Nuclear weapons won’t meet a nation’s need for food. Everyone knows it. Why should the DPRK not give up nuclear weapons, which have severely worsened its external environment, if it can receive a real and effective security guarantee? 

When I contacted DPRK officials in early 2000, most of the questions they asked me were about China’s reform and opening-up, and especially its experience with economic development. The DPRK once claimed it would follow a policy of pursuing parallel progress in economic and nuclear development. I had the feeling that the focus of the policy was on the economy, rather than on nuclear development, and the most important subject was finding a way out via developing the economy.

Pyongyang was actually trying to make a choice between two options: being accepted and finding opportunities for development, or closing its doors to the rest of the world and developing nuclear capacity for self-protection. The DPRK has suffered repeated frustrations while trying to pursue the first option, and once it opts for the second it will forsake communication with the outside world, and strive to guarantee its own security through possession of nuclear arms. Is this what we are after? So we should not give up, and instead strive to welcome the DPRK back into the international community.

I’ve visited the DPRK many times, and have profound respect for the people there. The DPRK is a country that cherishes dignity and independence. Though living conditions are harsh for many families, I saw the tenacity in the character of the Korean nation, and everyone was working hard. I still remember the Korean home I visited in 2003. Although it was shabby, it was very clean and tidy. I also saw children singing and playing games in kindergarten. Today those children should have become parents, but to them history seems to have come to a standstill.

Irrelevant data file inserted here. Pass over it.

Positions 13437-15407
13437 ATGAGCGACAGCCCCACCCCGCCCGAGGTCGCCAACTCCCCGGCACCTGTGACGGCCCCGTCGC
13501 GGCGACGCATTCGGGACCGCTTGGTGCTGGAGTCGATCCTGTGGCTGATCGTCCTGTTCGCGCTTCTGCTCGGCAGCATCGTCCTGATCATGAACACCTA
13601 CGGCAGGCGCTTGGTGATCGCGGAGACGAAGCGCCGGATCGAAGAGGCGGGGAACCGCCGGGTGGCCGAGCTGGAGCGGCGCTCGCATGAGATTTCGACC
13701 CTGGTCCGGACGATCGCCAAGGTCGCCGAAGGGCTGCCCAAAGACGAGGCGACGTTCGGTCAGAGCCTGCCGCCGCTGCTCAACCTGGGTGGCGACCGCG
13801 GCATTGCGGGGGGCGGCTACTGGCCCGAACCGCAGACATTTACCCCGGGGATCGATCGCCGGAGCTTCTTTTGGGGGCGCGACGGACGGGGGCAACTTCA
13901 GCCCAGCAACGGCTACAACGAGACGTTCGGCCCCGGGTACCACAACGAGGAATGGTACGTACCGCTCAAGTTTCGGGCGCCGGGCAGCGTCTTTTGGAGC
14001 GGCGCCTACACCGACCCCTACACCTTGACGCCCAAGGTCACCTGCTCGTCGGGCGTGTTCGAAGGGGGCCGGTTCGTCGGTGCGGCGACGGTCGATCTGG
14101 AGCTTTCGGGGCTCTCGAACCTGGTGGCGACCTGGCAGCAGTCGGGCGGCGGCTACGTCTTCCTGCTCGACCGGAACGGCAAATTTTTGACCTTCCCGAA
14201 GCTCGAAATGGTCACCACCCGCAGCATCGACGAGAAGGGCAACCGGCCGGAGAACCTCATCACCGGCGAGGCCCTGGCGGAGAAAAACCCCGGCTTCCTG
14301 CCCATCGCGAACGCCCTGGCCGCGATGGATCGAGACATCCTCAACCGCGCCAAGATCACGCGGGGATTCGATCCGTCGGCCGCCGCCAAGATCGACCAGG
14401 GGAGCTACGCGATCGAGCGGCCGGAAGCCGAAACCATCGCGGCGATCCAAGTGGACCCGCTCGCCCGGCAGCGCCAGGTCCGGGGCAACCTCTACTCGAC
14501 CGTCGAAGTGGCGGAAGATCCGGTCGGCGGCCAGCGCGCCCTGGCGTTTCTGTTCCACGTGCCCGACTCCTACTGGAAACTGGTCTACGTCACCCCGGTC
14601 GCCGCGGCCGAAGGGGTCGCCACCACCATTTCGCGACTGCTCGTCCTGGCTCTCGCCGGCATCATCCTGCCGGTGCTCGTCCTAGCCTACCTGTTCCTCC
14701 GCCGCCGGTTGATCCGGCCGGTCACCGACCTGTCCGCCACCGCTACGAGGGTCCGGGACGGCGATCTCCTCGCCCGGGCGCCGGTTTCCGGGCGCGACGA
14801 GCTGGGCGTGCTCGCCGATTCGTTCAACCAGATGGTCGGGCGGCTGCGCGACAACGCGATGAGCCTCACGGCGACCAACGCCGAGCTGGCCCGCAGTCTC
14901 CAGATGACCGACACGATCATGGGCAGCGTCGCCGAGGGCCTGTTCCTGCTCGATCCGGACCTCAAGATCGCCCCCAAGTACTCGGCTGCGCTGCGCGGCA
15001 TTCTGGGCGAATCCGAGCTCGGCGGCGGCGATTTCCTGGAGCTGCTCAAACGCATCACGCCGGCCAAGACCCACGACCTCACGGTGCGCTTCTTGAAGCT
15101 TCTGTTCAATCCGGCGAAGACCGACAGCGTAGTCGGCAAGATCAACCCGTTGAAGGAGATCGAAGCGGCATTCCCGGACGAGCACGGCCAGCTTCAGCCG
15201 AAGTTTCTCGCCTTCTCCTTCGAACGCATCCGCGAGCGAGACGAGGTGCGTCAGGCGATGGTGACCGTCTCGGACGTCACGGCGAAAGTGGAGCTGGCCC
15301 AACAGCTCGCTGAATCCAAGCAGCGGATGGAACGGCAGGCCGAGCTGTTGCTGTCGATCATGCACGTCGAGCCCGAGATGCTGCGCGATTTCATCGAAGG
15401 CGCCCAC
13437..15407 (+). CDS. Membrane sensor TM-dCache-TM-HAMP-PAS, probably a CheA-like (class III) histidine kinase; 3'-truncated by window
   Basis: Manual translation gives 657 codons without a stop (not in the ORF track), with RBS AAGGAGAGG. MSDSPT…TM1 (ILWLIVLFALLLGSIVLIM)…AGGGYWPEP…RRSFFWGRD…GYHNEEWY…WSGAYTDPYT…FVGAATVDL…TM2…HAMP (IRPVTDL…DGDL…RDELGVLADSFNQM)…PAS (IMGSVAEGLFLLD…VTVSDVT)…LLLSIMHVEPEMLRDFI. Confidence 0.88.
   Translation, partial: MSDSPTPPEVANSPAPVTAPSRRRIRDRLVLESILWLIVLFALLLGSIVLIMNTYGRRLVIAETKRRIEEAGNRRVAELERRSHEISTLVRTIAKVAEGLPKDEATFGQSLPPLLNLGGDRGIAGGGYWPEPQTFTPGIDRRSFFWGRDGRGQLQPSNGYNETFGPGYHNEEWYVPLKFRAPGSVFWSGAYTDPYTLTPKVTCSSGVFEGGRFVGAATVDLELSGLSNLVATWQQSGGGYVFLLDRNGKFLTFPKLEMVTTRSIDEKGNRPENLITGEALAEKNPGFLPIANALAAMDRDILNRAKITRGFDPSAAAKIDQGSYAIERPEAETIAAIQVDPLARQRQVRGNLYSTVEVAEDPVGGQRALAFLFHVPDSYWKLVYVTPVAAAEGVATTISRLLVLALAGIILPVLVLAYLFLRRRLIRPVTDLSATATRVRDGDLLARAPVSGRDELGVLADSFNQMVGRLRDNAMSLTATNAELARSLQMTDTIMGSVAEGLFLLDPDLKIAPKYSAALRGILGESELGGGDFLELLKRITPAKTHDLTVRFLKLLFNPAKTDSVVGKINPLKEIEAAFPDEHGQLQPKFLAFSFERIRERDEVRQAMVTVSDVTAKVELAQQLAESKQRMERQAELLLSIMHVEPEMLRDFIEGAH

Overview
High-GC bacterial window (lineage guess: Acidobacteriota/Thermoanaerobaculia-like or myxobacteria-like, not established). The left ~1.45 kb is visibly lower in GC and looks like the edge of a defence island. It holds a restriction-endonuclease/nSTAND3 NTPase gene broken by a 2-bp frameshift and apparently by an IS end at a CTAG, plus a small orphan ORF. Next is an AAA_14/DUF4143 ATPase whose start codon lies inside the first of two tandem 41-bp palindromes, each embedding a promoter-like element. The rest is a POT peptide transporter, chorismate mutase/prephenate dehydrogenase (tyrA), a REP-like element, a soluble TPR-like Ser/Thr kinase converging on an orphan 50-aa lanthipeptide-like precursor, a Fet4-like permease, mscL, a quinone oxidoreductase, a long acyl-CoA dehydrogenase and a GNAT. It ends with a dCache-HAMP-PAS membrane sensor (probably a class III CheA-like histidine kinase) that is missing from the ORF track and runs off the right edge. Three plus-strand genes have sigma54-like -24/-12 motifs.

The Korea nuclear issue has long bogged down in the downward spiral of “nuclear test, sanctions, dialogue, new nuclear test, new sanctions.” But it also reveals that no matter how dramatically divergent the parties are, dialogue is always the key to resolving complex international issues. Diplomacy can always find a way to “unknot” impasses.

As a result of more than six decades of vicissitudes, the peninsula issues are a lot more complicated than they look. Their resolution will take benevolence, patience and perseverance, and all stakeholders should avoid making requests that can’t be met at present. They should leave some room in order for every party to feel comfortable. It would be a considerable feat to just keep the process alive. Hopefully each party will make efforts, simultaneously promote peninsula denuclearization and peace mechanisms and finally set up a more inclusive security regime in the region so that all countries’ security needs get a reasonable guarantee.  

For China, the process of the six-party talks — a significant achievement of which was the Sept. 19 Joint Statement — is an important practice of playing its role as a responsible major country. It is of groundbreaking significance for China to try to mediate regional hot spot issues, conduct multilateral diplomacy, shape the peripheral security environment and expand China-U.S. cooperation. It provides rich lessons to be learned.

The six-party talks haven’t resumed yet; and the potential risks of fresh back-and-forth surrounding the Korea nuclear issue still exist. As a direct stakeholder in peninsula issues, China won’t allow war and chaos to come back to the peninsula, nor should it forsake the initiative to participate in coordinating peninsula affairs.   

(The article marks the 15th anniversary of the Joint Statement of Sept. 19, 2005, released by participants in the six-party talks on the Korean nuclear issue.)